Doctor of Philosophy (PhD)


School of Nutrition and Food Sciences

Document Type



Pre- and post-harvest practices can pose microbial risk on fresh produce thus, appropriate intervention strategies to inactivate foodborne pathogens without compromising quality is important. The first part of this study investigated the effect of steam conditioning on inactivating Enterococcus faecium, a surrogate for Salmonella enterica, on in-shell pecans; and second part determined the in vitro and in vivo antimicrobial efficacy of pullulan coating incorporated with pecan shell extract on produce. The treatments’ effect on quality of pecans and produce during storage were also evaluated. In-shell pecans inoculated with Enterococcus faecium (7.28±0.17logCFU/g) were treated with steam at 70°C, 80°C or 90°C for 0-300s. A 5-log reduction of the organism could be achieved within 385s, 130s, or 25s at 70, 80, or 90°C, respectively. The 90°C treated pecans’ peroxide value were lower (P<0.05) than control by end of storage indicating delayed rancidity. Steam had no significant effect on the quality and consumer acceptability of pecans, instead higher purchase intention was observed after knowing steam treatment’s benefit on safety. For antimicrobial coating study, PSE-P (5% w/v aqueous pecan shell extract+5% w/v pullulan), P (5% w/v pullulan) and control coating solutions were spray coated on blueberries or strawberries inoculated (5 log CFU/g) with Listeria monocytogenes, Salmonella enterica or Staphylococcus aureus; and stored at 4°C, 50±10% RH. Extracts showed greater antimicrobial effect on tested gram-positive organisms than gram-negative and showed no antifungal effect when evaluated in vitro against tested organisms. Extract significantly reduced Listeria monocytogenes by 1.32-2 log CFU/g and native aerobic microflora by 0.7 log CFU/g for produce, which slightly reduced (P>0.05) during storage with survival similar to control or pullulan; no significant effect (P>0.05) on the survival of Salmonella enterica, Staphylococcus aureus, and native fungal population were observed. PSE-P maintained the firmness of fruit until end of 10 and 15 days of storage with no significant effect on its color, TSS and pH. Spoilage rate was significantly reduced (P<0.05) by extract and weight loss was minimized (P<0.05) throughout storage. The findings show that the tested thermal and chemical intervention strategies have potential for maintaining safety and improving quality of pecans and produce, respectively.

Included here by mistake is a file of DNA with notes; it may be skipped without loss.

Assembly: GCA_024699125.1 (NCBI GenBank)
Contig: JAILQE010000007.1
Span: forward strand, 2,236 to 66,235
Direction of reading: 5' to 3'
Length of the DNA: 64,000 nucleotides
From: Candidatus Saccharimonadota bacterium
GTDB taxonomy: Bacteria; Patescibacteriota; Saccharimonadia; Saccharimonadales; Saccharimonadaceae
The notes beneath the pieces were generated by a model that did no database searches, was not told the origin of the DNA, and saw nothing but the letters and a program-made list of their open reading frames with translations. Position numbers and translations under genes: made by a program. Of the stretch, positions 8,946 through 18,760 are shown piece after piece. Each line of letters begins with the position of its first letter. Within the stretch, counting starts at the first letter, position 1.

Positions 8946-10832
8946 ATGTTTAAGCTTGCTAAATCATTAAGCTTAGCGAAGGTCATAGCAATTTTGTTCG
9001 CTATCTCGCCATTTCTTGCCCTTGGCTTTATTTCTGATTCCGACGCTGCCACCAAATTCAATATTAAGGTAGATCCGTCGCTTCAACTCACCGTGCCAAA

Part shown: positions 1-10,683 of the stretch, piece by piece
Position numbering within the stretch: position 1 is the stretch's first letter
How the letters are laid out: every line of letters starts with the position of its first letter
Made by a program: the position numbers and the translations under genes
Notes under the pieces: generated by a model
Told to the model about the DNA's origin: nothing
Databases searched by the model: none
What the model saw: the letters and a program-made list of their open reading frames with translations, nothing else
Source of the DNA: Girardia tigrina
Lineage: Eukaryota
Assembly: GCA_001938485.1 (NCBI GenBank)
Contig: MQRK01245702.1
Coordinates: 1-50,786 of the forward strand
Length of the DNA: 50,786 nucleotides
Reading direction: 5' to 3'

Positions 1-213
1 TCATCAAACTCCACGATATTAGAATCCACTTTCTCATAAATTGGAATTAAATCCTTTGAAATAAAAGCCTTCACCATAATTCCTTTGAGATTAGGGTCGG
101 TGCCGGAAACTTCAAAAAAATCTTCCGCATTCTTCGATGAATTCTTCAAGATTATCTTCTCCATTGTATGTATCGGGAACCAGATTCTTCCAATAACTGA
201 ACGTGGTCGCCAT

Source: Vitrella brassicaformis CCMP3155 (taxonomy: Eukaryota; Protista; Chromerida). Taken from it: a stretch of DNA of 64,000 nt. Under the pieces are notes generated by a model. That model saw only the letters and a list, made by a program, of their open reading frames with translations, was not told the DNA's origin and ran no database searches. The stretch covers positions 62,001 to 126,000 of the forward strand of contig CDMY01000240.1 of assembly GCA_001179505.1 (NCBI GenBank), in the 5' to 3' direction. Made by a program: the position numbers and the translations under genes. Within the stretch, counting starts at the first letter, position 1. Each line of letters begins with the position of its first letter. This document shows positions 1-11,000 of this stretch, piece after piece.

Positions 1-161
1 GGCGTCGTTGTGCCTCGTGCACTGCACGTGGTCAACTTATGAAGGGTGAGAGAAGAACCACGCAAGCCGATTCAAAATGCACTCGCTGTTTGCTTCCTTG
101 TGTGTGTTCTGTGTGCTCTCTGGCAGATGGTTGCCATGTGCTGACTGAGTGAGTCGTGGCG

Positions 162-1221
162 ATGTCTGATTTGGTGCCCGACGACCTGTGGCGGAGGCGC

Committee Chair

Adhikari, Achyut



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